Where Does Lean Manufacturing Come From?

Lean Manufacturing is a term that was coined in the 1980's by Womack and Jones in their book "the machine that changed the world". It was used to westernize what was then Known as the Toyota Production System or TPS. However the origins of lean manufacturing go back way before Toyota.

Toyota themselves readily admit that they themselves based a lot of what they developed initially on the works of Henry Ford and his production lines.

Lean as we know it today however is very much based on what we in the west have learned from Toyota.

Lean Manufacturing Principles

The Principles of Lean Manufacturing;

The following principles form the backbone of the lean philosophy;

  1. Specify Value as defined by the Customer.
  2. Identify and create a value stream.
  3. Make the value flow from raw materials through to the customer.
  4. Pull production not Push.
  5. Strive for Perfection.

What is Lean Manufacturing?

Based on the principles listed above, lean manufacturing is defining value as perceived by the customer and then making that value flow at the pull of the customer whilst striving for perfection. However lean is far more than that;

Lean is an overall philosophy that requires you to involve each and every one of your staff in continually improving your processes through Kaizen and other initiatives. It requires you to not only involve your people but to respect them.

Lean is about preventing waste by creating streams of value that deliver what the customer wants when they want it, not stock piling masses of inventory.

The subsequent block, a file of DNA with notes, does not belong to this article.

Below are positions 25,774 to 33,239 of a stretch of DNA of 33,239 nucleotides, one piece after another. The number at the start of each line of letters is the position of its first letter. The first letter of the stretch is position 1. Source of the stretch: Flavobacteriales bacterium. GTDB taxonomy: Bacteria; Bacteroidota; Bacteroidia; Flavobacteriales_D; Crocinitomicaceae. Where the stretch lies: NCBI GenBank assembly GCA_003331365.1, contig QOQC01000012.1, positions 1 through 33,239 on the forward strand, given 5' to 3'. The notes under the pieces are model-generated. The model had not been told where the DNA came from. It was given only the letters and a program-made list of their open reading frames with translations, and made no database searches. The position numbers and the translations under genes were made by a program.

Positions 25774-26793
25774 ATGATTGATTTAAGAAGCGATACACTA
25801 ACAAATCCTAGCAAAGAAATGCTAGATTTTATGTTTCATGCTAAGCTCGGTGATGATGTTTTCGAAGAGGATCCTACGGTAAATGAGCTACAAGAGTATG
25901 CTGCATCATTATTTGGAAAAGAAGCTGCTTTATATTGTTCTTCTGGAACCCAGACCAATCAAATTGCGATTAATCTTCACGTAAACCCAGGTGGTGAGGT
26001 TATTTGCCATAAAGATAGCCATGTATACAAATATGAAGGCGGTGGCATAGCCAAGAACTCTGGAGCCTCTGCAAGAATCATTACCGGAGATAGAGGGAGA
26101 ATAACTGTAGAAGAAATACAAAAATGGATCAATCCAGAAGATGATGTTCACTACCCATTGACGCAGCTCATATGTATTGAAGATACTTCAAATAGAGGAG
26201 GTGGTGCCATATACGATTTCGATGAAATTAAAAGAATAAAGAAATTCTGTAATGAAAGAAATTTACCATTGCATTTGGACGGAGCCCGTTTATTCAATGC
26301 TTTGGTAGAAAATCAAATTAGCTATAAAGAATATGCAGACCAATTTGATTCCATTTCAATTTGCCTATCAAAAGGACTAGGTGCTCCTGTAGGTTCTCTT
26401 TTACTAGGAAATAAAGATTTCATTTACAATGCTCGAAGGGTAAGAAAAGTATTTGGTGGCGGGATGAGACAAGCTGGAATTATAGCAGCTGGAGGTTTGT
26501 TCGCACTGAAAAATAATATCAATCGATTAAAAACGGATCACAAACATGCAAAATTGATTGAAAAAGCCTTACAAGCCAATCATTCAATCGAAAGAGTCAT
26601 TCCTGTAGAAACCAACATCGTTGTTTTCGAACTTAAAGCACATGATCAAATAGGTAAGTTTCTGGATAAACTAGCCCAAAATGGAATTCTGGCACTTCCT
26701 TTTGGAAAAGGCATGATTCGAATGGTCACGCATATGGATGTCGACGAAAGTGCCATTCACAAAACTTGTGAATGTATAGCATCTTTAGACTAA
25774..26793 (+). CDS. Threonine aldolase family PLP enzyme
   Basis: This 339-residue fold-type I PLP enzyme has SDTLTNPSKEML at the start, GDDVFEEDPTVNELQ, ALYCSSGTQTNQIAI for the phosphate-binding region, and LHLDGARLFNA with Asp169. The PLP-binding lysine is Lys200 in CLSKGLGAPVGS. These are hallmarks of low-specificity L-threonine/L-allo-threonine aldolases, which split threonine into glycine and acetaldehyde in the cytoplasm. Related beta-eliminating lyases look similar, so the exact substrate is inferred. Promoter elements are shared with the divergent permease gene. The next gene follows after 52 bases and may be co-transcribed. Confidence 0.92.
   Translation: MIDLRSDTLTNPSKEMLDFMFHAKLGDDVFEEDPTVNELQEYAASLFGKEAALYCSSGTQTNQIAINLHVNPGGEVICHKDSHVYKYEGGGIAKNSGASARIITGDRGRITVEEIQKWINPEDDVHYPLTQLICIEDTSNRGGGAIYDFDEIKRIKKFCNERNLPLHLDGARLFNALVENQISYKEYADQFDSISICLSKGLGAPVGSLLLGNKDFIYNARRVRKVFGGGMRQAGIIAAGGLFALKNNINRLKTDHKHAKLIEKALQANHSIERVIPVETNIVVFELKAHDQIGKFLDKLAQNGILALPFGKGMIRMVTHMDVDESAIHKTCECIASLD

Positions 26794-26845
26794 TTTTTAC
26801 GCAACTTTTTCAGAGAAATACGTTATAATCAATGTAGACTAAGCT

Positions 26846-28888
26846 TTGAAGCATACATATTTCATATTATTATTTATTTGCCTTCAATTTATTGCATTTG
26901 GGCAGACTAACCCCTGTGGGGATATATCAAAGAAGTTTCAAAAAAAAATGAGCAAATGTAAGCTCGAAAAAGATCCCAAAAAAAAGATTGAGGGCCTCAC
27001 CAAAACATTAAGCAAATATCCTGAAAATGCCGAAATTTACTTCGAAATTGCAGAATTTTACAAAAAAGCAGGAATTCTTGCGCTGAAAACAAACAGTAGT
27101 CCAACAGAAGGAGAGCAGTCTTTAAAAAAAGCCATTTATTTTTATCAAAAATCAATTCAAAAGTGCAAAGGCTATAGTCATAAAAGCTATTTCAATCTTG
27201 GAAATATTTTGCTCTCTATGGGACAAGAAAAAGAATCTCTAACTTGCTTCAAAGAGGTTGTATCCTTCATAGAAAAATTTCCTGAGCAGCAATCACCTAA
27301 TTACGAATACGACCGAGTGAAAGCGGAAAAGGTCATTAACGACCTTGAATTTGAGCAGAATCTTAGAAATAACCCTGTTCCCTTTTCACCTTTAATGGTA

The term Just in Time Manufacturing is part of Lean Manufacturing and it is about developing processes that work based on the customer pulling production from the process and that production not being delayed or held up in inventory.

What is Lean Manufacturing Not?

Lean is not about removing people from the business, too many people see this as a short term cost cutting exercise to make things more efficient and eliminate excess labor. The whole point of making things more efficient, cheaper, more reliable, quicker, etc is to help you not only satisfy your existing customers but to win new ones, new customers that will require your "excess" staff!

Lean is not just waste elimination and making things more efficient; too many consultants come in and just cut everything to the bone to make quick cost savings without any true idea of what the customer needs, these implementations quickly unravel and the consultant blames all on management support!

Lean and Six Sigma.

Lean and six sigma are often seen as competing philosophies but in fact they are perfect bed fellows, the skills and tools of each complementing the other. Hence the drive in some circles to implement "lean Sigma". Lean is about ensuring that processes are repeatable and controlled to prevent defects from occurring, whereas six sigma is about taking these processes and reducing their variation to produce more reliable products and services.